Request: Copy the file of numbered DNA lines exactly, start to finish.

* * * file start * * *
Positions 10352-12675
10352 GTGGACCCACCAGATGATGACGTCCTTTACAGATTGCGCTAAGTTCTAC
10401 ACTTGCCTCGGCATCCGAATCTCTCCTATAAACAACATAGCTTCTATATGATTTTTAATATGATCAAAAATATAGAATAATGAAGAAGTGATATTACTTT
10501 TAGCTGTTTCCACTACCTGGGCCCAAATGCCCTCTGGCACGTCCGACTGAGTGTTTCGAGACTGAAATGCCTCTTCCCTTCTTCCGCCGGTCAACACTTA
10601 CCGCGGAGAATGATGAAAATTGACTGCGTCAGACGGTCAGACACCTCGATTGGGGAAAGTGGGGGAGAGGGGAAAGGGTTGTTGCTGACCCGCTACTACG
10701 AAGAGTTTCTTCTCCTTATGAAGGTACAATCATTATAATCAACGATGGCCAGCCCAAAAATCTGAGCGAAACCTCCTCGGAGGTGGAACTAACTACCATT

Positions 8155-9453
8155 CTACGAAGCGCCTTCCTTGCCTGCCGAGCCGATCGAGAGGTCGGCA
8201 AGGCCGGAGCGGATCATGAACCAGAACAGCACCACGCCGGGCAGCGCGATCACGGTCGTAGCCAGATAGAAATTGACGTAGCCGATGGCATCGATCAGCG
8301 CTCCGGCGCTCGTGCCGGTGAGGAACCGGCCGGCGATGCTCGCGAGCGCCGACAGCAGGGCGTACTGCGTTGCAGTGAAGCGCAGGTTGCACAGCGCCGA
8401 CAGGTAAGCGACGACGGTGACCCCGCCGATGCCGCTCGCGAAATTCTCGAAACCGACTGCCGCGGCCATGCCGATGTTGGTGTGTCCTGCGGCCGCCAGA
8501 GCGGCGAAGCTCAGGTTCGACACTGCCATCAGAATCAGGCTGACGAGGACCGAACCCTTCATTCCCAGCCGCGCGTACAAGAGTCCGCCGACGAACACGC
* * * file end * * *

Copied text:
Positions 10352-12675
10352 GTGGACCCACCAGATGATGACGTCCTTTACAGATTGCGCTAAGTTCTAC
10401 ACTTGCCTCGGCATCCGAATCTCTCCTATAAACAACATAGCTTCTATATGATTTTTAATATGATCAAAAATATAGAATAATGAAGAAGTGATATTACTTT
10501 TAGCTGTTTCCACTACCTGGGCCCAAATGCCCTCTGGCACGTCCGACTGAGTGTTTCGAGACTGAAATGCCTCTTCCCTTCTTCCGCCGGTCAACACTTA
10601 CCGCGGAGAATGATGAAAATTGACTGCGTCAGACGGTCAGACACCTCGATTGGGGAAAGTGGGGGAGAGGGGAAAGGGTTGTTGCTGACCCGCTACTACG
10701 AAGAGTTTCTTCTCCTTATGAAGGTACAATCATTATAATCAACGATGGCCAGCCCAAAAATCTGAGCGAAACCTCCTCGGAGGTGGAACTAACTACCATT

Positions 8155-9453
8155 CTACGAAGCGCCTTCCTTGCCTGCCGAGCCGATCGAGAGGTCGGCA
8201 AGGCCGGAGCGGATCATGAACCAGAACAGCACCACGCCGGGCAGCGCGATCACGGTCGTAGCCAGATAGAAATTGACGTAGCCGATGGCATCGATCAGCG
8301 CTCCGGCGCTCGTGCCGGTGAGGAACCGGCCGGCGATGCTCGCGAGCGCCGACAGCAGGGCGTACTGCGTTGCAGTGAAGCGCAGGTTGCACAGCGCCGA
8401 CAGGTAAGCGACGACGGTGACCCCGCCGATGCCGCTCGCGAAATTCTCGAAACCGACTGCCGCGGCCATGCCGATGTTGGTGTGTCCTGCGGCCGCCAGA
8501 GCGGCGAAGCTCAGGTTCGACACTGCCATCAGAATCAGGCTGACGAGGACCGAACCCTTCATTCCCAGCCGCGCGTACAAGAGTCCGCCGACGAACACGC